The ‘5th International Drugs and Harm Reduction Film Festival’ also took place during Harm Reduction 2008 (from the 12th to the 14th May), and proved very successful and popular with the conference delegates (as reflected by the large attendance at the various screenings, symposia and sessions, which exceeded expectations and left standing-room only for many films). In terms of prominence, scope, diversity and geographical coverage, 2008 was by far the best year for the Film Festival since its inception at Melbourne 2004. The Film Festival is organised by the Centre for Harm Reduction at the Burnet Institute in Australia.
Over 50 documentaries from around the world were submitted for the 2008 Film Festival, of which 30 were selected to be screened. These 30 films were from 14 different countries – from Canada to Cambodia, and Australia to Afghanistan. The standout films (in terms of popularity amoingst delegates) were ‘The Sleeping Giant’ (Canada), ‘Just Punishment’ (Australia), ‘Children of Leningradsky’ (Russia), ‘Harm Reduction Video: Cambodia – Injecting Drug Use’ (Cambodia), and ‘Brothers of Kabul’ (Afghanistan). There was also a well-attended Spanish-only session which showcased several documentaries.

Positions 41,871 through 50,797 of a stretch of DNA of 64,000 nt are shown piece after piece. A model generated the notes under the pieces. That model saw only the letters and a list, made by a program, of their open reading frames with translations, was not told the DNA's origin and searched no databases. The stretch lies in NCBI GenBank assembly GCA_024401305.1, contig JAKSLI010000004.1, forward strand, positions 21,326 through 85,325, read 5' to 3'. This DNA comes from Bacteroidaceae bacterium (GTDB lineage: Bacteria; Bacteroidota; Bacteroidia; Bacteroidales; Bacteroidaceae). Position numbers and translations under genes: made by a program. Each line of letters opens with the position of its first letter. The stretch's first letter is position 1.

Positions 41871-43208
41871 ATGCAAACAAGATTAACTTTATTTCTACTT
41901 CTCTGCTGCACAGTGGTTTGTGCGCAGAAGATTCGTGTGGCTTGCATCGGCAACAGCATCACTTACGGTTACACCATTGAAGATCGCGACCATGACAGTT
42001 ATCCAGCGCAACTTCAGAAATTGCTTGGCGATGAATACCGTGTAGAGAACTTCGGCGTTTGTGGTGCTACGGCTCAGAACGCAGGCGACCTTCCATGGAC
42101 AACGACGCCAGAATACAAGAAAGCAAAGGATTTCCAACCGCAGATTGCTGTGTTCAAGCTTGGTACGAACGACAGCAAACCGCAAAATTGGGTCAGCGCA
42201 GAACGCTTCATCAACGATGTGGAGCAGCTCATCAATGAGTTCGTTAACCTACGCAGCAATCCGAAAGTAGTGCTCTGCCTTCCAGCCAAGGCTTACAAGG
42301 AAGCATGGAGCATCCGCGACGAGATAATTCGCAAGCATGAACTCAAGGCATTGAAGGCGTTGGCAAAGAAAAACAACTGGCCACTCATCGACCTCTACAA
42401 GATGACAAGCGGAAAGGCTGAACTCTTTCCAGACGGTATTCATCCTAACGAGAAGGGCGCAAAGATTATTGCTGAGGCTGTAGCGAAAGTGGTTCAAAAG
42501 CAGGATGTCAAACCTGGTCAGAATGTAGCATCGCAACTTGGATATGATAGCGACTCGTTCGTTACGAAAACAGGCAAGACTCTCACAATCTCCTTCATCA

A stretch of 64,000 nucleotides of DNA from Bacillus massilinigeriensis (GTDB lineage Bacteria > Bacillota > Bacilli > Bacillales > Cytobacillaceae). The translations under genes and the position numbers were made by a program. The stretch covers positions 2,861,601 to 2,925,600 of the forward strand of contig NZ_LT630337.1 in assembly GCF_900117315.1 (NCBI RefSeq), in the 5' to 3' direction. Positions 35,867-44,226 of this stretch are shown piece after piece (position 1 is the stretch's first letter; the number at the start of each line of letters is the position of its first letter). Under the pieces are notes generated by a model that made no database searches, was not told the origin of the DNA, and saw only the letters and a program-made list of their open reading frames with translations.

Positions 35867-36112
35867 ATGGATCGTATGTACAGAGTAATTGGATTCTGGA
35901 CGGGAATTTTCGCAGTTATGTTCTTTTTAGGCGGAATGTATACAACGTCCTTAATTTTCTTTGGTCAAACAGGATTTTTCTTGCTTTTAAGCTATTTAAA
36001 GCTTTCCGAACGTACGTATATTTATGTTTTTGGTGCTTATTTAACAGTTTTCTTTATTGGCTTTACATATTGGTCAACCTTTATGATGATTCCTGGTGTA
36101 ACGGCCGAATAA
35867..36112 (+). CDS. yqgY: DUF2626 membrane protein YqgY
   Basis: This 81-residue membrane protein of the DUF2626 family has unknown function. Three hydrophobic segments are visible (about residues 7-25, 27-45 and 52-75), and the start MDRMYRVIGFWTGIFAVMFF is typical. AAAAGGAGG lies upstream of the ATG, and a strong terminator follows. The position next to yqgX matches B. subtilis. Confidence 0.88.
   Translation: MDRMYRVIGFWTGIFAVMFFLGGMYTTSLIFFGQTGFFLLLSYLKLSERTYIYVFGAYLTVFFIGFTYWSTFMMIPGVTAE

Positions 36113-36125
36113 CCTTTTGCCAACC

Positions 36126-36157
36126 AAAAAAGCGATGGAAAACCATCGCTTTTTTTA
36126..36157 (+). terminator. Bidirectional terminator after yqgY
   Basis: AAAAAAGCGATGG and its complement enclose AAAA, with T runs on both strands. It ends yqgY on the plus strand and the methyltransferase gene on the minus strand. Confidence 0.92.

Click Above to View a Short Film Reviewing the 2008 Film Festival in Barcelona
Click Above to View a Short Film Promoting the 2008 Film Festival in Barcelona
At the conference’s Closing Session (on Thursday 15th May), the 2008 Film Festival Award was presented to ‘Harm Reduction Video: Cambodia – Injecting Drug Use’, directed by David Eberhardt and produced by Black River Films (with funding provided by the World Health Organization). The award was collected on the director’s behalf by Holly Bradford. The film delivers a broad range of harm reduction messages for drug users living in the urban centres of Cambodia through a mixture of real-life footage and animation. It was made with the participation of current and former drug users, and used a soundtrack that was specially recorded by a well-known Cambodian rapper (as well as karaoke-style rolling text at the bottom of the screen to highlight the key health messages).